Matzah, Lechem Oni, the ‘Bread that makes us speak up!’
On Saturday night we will lift up a piece of Matzah at the Seder table and say HaLachma Anya. “This is the ‘Bread of affliction’ that our ancestors ate in Egypt. Let all who are hungry come and eat, let all who are in need come and share. This year we are here, next year in the land of Israel. This year we are slaves, next year, free people.”
At the same time we celebrate our people’s freedom from Egypt, we also focus on the on-going struggle for freedom for all humanity. One of my teachers in Jerusalem, Rabbi David Forman, once asked “If we are celebrating freedom why don’t we eat chocolate cake?” The truth is, most of each chocolate cake a bit too often! Matzah is purposeful. In the Torah it is called, Lechem Oni. The “Bread of affliction.” The word Oni means distress and poverty. In the Talmud, Shmuel writes “Matzah is Lechem sh’Onim Alav,” which means – “Matzah makes you speak up!” This is the real purpose of Matzah. It’s meant to get us talking about who we are and who we want to be – as individuals, a community of Jews, and as the human race.
The four questions of the Passover Seder are Judaism’s tool par-excellence for sharpening our minds and our souls.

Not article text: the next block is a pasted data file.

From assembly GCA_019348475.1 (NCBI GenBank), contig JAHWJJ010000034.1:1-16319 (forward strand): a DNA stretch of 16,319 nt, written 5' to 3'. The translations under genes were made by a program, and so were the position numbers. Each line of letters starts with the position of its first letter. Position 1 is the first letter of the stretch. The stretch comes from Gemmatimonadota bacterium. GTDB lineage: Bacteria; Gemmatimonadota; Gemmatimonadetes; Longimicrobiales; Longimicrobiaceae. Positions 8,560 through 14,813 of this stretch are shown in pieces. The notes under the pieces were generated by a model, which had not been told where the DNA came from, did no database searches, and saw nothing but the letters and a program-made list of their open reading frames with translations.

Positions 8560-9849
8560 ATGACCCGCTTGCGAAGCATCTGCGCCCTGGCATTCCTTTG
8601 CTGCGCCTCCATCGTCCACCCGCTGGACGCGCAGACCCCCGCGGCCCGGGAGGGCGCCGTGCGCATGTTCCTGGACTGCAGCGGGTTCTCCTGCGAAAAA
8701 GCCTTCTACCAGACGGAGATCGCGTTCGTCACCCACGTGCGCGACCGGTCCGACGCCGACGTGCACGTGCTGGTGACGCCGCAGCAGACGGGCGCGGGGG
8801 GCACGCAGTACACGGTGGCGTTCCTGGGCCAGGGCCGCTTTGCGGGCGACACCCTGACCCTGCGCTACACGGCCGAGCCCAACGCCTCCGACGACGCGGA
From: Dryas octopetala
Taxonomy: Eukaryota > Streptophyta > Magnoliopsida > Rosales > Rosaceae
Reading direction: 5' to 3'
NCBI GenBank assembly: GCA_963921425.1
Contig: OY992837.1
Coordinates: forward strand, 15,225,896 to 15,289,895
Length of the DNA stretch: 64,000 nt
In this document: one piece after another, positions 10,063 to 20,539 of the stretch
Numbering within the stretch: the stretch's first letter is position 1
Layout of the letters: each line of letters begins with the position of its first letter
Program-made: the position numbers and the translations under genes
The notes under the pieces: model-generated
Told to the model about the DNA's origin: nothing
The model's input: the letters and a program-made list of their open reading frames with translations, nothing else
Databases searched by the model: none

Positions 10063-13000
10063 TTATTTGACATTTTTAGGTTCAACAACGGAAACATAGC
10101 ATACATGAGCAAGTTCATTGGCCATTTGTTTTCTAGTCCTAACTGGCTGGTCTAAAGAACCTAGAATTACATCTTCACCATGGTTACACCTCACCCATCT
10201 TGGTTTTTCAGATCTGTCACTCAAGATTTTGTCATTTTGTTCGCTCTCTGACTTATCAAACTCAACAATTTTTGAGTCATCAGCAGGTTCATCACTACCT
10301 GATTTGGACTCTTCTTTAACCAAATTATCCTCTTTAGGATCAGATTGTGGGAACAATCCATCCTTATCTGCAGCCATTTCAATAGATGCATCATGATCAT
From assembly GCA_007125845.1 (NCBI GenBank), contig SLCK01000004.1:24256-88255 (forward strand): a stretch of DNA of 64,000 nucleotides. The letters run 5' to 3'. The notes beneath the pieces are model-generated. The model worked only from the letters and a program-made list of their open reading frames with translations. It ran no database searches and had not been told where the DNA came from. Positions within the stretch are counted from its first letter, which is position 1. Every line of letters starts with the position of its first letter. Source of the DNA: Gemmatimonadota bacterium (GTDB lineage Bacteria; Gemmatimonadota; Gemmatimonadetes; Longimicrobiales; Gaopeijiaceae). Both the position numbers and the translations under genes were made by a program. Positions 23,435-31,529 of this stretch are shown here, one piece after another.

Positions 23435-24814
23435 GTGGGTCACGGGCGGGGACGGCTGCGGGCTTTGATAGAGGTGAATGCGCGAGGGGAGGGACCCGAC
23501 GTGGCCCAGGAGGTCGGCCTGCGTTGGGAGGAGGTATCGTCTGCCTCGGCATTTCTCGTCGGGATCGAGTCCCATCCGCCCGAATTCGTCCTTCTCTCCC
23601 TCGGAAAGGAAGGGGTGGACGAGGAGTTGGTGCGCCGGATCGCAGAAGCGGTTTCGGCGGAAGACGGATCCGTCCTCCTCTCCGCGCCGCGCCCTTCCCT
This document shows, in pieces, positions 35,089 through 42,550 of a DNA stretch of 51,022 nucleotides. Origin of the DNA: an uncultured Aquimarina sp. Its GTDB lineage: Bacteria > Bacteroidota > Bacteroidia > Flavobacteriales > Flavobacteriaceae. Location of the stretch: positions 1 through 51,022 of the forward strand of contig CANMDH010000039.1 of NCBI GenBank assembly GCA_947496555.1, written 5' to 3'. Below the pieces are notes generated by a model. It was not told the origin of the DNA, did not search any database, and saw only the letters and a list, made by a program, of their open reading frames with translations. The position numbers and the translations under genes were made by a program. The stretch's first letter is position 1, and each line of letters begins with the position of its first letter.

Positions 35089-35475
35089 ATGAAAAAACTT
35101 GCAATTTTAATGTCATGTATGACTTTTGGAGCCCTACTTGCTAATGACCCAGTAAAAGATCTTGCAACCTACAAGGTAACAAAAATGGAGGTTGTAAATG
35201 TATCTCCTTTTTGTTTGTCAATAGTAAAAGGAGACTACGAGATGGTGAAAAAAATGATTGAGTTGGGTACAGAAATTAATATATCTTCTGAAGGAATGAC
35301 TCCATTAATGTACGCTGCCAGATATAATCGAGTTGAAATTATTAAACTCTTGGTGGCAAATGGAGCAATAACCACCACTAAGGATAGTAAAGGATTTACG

In 1988, this editorial appeared in the NY Times: “To the Editor: Isidor I. Rabi, the Nobel Laureate in physics was once asked, “Why did you become a scientist, rather than a doctor or lawyer or businessman, like the other immigrant kids in your neighborhood?” “My Mother made me a scientist without ever intending it. Every other Jewish mother in Brooklyn would ask her child after school: ‘Nu? Did you learn anything today?’ But not my mother. She always asked me a different question. ‘Izzy,” she would say, ‘Did you ask a good question today?’ That difference – asking a good question – made me a scientist.”
This Shabbat is called Shabbat HaGadol. Tradition says on this Shabbat parents and children should prepare for the Seder by preparing the four questions together. But it does not say which questions to ask! What would be your 4 questions for this year 2021 (the Jewish year 5781)?
When will this plague end?
When will we celebrate Passover together in-person?
When will we feel free?
What can we do to bring about liberation for those who are oppressed?
What new questions will you ask at your Passover Seder this year?
At Pesach have a Freedom Feast. Eat matzah, but remember this bread is meant to be the bread of discussion. What will you add to the conversation?
Wishing you all a Zisen Pesach, a Sweet Pesach,
Rabbi David Wilfond